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The Making of Middle Class in Africa: Evidence from DHS Data

  • Ncube, Mthuli

    ()

    (University of Oxford)

  • Shimeles, Abebe

    ()

    (African Development Bank)

This paper presents evidence on the making of the middle class in Africa by exploiting a comparable micro data from the Demographic and Health Surveys (DHS) for thirty-seven countries over two decades consisting of over seven hundred thousand household histories. We constructed a pseudo-panel to examine the dynamics of middle class in blocks of four periods covering the period 1990-2011. A key finding is that there was significant mobility of the middle class to the upper class in the last two decades with very few slipping back to poverty with obvious difference across countries. The paper approached the making of a middle class in Africa from institutional and policy perspectives. Initial conditions such as level of development in early decades, quality of institutions and most of all ethnic fractionalization play a significant role in determining the growth of the middle class in recent years. In addition we found evidence suggesting that the size of the middle class is higher in countries where mutual trust among citizens tends to be stronger. The role of education feature prominently in the making of the middle class. In about 30 of the 83 country-level regression decompositions we conducted for the asset index, the contribution of education exceeded 25% in explaining the overall variance in the asset index. The 'premium' (or 'return') individuals obtain from achieving primary, secondary and tertiary level of education is unambiguously high compared with no education, but the effect decreases as the mean level of schooling increases.

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Paper provided by Institute for the Study of Labor (IZA) in its series IZA Discussion Papers with number 7352.

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Length: 30 pages
Date of creation: Apr 2013
Date of revision:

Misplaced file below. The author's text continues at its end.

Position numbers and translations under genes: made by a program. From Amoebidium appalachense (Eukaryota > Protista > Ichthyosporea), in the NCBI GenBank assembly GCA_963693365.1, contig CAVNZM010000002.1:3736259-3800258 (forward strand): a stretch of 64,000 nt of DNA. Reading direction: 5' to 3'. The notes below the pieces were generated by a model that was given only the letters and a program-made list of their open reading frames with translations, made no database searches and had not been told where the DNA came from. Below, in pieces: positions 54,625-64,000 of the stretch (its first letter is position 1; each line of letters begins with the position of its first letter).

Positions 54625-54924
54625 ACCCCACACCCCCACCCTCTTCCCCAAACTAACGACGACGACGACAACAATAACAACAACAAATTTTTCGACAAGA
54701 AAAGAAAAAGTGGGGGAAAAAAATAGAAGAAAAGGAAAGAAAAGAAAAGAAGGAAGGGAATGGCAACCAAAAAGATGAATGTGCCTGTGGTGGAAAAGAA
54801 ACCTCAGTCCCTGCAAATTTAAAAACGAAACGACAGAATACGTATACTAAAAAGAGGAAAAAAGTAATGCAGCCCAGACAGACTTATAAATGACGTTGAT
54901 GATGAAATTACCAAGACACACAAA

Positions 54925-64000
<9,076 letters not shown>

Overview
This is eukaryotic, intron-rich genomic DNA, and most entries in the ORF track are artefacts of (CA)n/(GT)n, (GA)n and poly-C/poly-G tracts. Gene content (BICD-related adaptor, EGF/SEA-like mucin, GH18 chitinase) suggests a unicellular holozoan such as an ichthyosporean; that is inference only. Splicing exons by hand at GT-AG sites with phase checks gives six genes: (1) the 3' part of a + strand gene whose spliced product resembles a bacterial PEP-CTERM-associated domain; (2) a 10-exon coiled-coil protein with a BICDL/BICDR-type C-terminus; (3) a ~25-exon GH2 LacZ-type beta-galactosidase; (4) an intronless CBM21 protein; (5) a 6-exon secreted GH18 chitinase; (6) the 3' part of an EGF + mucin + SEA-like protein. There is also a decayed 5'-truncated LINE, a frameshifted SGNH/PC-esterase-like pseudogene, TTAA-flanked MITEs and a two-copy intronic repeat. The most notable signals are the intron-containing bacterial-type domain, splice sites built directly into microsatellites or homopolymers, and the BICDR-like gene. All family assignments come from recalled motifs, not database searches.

Publication status: forthcoming in : Journal of Development Studies, January 2015
Handle: RePEc:iza:izadps:dp7352
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  1. Abhijit V. Banerjee & Esther Duflo, 2008. "What Is Middle Class about the Middle Classes around the World?," Journal of Economic Perspectives, American Economic Association, vol. 22(2), pages 3-28, Spring.
  2. Booysen, Frikkie & van der Berg, Servaas & Burger, Ronelle & Maltitz, Michael von & Rand, Gideon du, 2008. "Using an Asset Index to Assess Trends in Poverty in Seven Sub-Saharan African Countries," World Development, Elsevier, vol. 36(6), pages 1113-1130, June.
  3. Knack, Stephen & Keefer, Philip, 1997. "Does Social Capital Have an Economic Payoff? A Cross-Country Investigation," The Quarterly Journal of Economics, MIT Press, vol. 112(4), pages 1251-88, November.
  4. Loayza, Norman & Rigolini, Jamele & Llorente, Gonzalo, 2012. "Do Middle Classes Bring Institutional Reforms?," IZA Discussion Papers 6430, Institute for the Study of Labor (IZA).
  5. Chun, Natalie, 2010. "Middle Class Size in the Past, Present, and Future: A Description of Trends in Asia," ADB Economics Working Paper Series 217, Asian Development Bank.
  6. Easterly, William, 2000. "the middle class consensus and economic development," Policy Research Working Paper Series 2346, The World Bank.
  7. Sahn, David E. & Stifel, David C., 2000. "Poverty Comparisons Over Time and Across Countries in Africa," World Development, Elsevier, vol. 28(12), pages 2123-2155, December.
  8. Arne Bigsten & Abebe Shimeles, 2011. "The persistence of urban poverty in Ethiopia: a tale of two measurements," Applied Economics Letters, Taylor & Francis Journals, vol. 18(9), pages 835-839.
  9. Bigsten, Arne & Shimeles, Abebe, 2008. "Poverty Transition and Persistence in Ethiopia: 1994-2004," World Development, Elsevier, vol. 36(9), pages 1559-1584, September.
  10. Alain Desdoigts & Fernando Jaramillo, 2006. "Trade, demand spillovers, and industrialization : the emerging global middle class in perspective," Cahiers de la Maison des Sciences Economiques v06014a, Université Panthéon-Sorbonne (Paris 1), revised Jul 2007.
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